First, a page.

Intel has identified the root cause of Meltdown and Spectre microprocessor vulnerability patch issues for Broadwell and Haswell platforms, Navin Shenoy, EVP and GM of the company's data center group, said in a prepared statement. In addition, Intel has rolled out an early version of an updated solution to industry partners for testing, Shenoy noted, and will make a final release available after that testing has been completed.
For the time being, Intel offers the following recommendations to help its customers and partners address faulty Meltdown and Spectre patches:
- Cloud services providers (CSPs), original equipment manufacturers (OEMs), system manufacturers, software vendors and end users should stop deployment of current versions of Meltdown and Spectre patches, as they may cause higher-than-expected reboots and other unpredictable system behavior.
- Industry partners should test early versions of Intel's updated Meltdown and Spectre solution to accelerate its release.
- Intel continues to urge all customers to follow security best practices and for consumers to keep their systems up to date.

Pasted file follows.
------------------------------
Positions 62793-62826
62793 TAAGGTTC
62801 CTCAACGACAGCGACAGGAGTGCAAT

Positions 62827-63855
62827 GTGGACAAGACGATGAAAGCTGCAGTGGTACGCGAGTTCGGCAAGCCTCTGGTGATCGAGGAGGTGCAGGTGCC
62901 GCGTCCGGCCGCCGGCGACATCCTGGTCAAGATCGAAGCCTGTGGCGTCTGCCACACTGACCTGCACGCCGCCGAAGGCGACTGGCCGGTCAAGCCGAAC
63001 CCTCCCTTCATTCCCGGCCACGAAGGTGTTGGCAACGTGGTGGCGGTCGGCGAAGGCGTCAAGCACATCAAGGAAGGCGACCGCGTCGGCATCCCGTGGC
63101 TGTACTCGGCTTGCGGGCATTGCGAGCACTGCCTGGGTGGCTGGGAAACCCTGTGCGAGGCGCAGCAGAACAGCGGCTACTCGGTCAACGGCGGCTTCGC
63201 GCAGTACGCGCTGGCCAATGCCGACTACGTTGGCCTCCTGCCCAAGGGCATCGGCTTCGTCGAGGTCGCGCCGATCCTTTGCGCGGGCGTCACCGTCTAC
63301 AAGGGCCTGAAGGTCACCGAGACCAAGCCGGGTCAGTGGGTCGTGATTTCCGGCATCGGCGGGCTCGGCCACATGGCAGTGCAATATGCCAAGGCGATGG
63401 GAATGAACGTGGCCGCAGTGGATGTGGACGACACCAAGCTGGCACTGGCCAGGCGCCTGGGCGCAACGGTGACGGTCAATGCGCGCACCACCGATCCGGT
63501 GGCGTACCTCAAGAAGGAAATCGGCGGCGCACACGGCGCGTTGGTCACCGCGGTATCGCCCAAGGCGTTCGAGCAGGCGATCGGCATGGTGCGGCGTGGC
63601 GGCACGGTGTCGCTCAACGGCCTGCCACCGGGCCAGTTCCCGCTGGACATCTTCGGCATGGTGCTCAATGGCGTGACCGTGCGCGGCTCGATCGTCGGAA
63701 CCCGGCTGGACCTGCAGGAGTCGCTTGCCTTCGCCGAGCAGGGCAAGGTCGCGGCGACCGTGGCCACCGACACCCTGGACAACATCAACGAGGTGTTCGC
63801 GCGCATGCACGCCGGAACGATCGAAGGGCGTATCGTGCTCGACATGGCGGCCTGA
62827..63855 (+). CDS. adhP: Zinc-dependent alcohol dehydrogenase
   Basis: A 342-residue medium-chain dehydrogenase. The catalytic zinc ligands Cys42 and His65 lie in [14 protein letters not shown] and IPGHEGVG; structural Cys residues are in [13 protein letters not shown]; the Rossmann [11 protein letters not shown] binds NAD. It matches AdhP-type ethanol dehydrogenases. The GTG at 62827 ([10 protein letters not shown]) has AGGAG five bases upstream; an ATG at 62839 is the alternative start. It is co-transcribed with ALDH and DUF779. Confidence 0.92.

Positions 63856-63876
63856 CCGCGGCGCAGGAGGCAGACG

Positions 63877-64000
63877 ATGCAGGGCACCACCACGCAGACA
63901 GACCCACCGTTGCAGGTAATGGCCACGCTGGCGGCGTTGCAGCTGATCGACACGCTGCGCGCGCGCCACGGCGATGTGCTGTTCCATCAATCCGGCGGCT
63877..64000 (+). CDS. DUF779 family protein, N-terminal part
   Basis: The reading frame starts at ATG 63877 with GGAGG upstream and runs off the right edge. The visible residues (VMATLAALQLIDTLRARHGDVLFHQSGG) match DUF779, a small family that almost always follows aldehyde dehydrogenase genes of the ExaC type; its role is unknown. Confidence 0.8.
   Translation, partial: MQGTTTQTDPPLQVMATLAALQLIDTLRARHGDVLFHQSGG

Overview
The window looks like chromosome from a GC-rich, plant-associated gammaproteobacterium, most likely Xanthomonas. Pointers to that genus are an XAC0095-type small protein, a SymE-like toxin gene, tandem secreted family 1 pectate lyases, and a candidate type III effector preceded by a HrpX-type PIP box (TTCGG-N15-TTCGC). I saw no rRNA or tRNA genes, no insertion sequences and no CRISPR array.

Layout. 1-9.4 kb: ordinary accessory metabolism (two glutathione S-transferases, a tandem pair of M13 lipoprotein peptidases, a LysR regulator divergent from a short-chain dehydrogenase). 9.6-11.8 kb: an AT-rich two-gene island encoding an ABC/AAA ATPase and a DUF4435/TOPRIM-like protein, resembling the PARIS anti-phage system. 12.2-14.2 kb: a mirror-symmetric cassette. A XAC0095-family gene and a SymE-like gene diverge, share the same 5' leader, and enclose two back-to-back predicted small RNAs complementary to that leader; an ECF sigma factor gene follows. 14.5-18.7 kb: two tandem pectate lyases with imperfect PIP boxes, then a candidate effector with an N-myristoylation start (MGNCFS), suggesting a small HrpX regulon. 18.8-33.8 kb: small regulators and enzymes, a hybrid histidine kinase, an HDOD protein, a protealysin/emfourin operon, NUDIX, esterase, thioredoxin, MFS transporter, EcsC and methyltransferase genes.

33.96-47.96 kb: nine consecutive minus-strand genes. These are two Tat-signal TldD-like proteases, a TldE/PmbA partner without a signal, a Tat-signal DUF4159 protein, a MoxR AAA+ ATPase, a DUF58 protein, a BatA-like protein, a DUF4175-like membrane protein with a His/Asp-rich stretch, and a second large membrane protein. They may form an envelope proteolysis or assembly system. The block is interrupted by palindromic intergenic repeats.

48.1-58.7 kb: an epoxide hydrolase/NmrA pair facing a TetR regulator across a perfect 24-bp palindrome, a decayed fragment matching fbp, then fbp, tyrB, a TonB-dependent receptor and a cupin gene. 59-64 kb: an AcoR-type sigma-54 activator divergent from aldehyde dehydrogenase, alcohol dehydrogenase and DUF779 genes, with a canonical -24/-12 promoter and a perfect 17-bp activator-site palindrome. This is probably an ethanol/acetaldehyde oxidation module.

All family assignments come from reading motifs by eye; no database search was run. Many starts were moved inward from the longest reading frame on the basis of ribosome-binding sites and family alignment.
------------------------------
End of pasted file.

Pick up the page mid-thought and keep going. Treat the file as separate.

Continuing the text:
Intel last week said Meltdown and Spectre patches caused more frequent reboots on Ivy Bridge-, Sandy Bridge-, Skylake- and Kaby Lake-based platforms. The company tested Meltdown and Spectre patches on server platforms running two-socket Intel Xeon Scalable systems, Shenoy indicated, and found the patches slowed system performance.
To date, Intel has issued firmware updates for 90 percent of its CPUs introduced in the past five years, the company stated. Intel also plans to release updates for the remainder of its CPUs by the end of the month, according to CEO Brian Krzanich.
Meltdown and Spectre Recap
The first details about Meltdown and Spectre became available January 3. Since that time, Intel has made several moves to address the security bugs and patches associated with them, including:
- Creating an Internal Cybersecurity Group: Intel plans to launch an internal cybersecurity group led by SVP and Director of Human Resources Leslie Culbertson, The Oregonian reported.
- Issuing a Security-First Pledge: In an open letter dated January 11, Krzanich vowed to restore confidence in the security of Intel customers' data as quickly as possible.
- Working with Customers to Diagnose and Resolve Patch Issues: Intel originally recommended customers apply updates recommended by their system and operating system providers to address faulty Meltdown and Spectre patches, Shenoy stated.
Meltdown and Spectre are present in modern processors produced in the past decade and allow administrator and user programs to identify the layout or contents of protected kernel memory areas, according to The Register. They enable malware and hackers to more easily exploit other security bugs and read the contents of a kernel's memory that otherwise is hidden from administrator and user processes and programs.